Your position at work might not be as secure as you think it is. Because of that, we’re going to help you prep for a job layoff. Now, my hope and prayer is that you never have to experience this. But we’d rather have you be prepared for it and it never happens than have it happen and you not be prepared at all. The job layoff survival tips listed here came from two places:
- Our own experience with losing a job
- A post a blogging pal (who no longer blogs 🙁 ) wrote here
So get your pen and paper out and make yourself a plan that will help ensure that if you do experience a job layoff you’ll be prepped and ready to handle it. Read more
If you haven’t gotten on board with the whole prepping thing yet, now might be a good time. Less than 24 hours after it was announced that Donald Trump had been elected president, the protests are starting.
This is the kind of thing we are talking about when we talk about situations rising up quickly where you may not be able to – or be comfortable – leaving your house.
This is the type of scenario that has preppers everywhere begging with readers to at least have a small stockpile (7 days or so at the least) ready to go.
In an ideal world, a minimum of 30 days for a stockpile is best. Today I’m going to share how you can maximize your money and use as little of it as possible to build yourself a quick storehouse for an emergency type of situation. Read more
When you’re working to be a good prepping family, it’s often easy to focus on what you’re doing for your kids in the area of preparedness and forget about what you need to be teaching your kids in the area of preparedness.
We work hard to be good prepping moms and dads that make sure our kids have food supplies, water supplies, heating supplies etc. so that they’ll not be left un-cared for if the SHTF.
Yesterday while working with our 10-year-old son to clear the pasture of horse poo, I realized that we’ve got some work to do in the area of teaching him to not just be the recipient of our prepping work, but to have the capacity to know what he needs to do on his own in the case of a SHTF scenario.
It was a small situation really, Read more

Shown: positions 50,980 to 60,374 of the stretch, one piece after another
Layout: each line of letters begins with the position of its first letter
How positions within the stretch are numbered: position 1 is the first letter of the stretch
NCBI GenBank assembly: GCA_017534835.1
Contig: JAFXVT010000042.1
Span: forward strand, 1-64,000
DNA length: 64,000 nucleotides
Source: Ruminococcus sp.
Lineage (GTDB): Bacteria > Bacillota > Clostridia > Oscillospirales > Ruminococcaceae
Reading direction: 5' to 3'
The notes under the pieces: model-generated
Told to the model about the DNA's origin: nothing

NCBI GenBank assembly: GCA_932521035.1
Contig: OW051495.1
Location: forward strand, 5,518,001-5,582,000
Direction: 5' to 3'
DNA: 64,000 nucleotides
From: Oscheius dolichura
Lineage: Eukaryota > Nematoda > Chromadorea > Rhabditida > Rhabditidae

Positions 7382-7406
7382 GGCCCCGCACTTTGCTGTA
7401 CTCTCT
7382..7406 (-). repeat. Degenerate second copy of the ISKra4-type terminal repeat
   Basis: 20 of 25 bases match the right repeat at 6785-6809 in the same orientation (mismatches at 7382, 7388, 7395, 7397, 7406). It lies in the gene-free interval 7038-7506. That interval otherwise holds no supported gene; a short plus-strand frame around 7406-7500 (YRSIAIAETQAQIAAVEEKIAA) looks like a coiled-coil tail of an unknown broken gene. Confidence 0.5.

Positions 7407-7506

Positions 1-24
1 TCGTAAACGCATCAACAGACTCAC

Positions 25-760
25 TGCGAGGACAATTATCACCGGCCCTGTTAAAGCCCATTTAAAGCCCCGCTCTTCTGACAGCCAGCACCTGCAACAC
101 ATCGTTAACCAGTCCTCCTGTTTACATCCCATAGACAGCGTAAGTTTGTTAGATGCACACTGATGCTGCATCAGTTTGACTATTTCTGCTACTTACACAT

This article was sponsored by SelectQuote, but all thoughts and opinions are my own.
When we started working to pay off our consumer debt, we began by going through every single line item in our budget. The goal was to determine which expenses were truly value expenses in our life, and which were merely temporary, feel-good expenses that were hindering our ability to become debt free. Read more
We’ve been working to learn how to be prepared for disaster scenarios now for four years, and it still amazes me that I am constantly learning about new things that need to be in a sufficient stockpile.
I’ll read somebody else’s prepper article, or I’ll have an experience in my own home that sets off that “Eureka!” light bulb about something we need to have that we don’t have. Like the time a couple of summers ago when we lost power. Read more
Last week Hurricane Matthew hit the shores of Florida. By 11 a.m. EST on Saturday more than one million residents were left without power. Four people were dead: two people killed by falling trees while in their home and camper, and an elderly couple died from carbon monoxide fumes from the gas generator they were running in their garage.
In Haiti the damage from Hurricane Matthew was far more intense: over 800 dead as of this writing.
My friends, natural disasters do and will happen, and there’s nothing we can do to stop them. You can call prepping for war, economic downturns and zombie apocalypses “paranoid” but the threat of natural disasters such as hurricanes, tornadoes, droughts, heavy rains and massive snowstorms are real and they happen regularly. Read more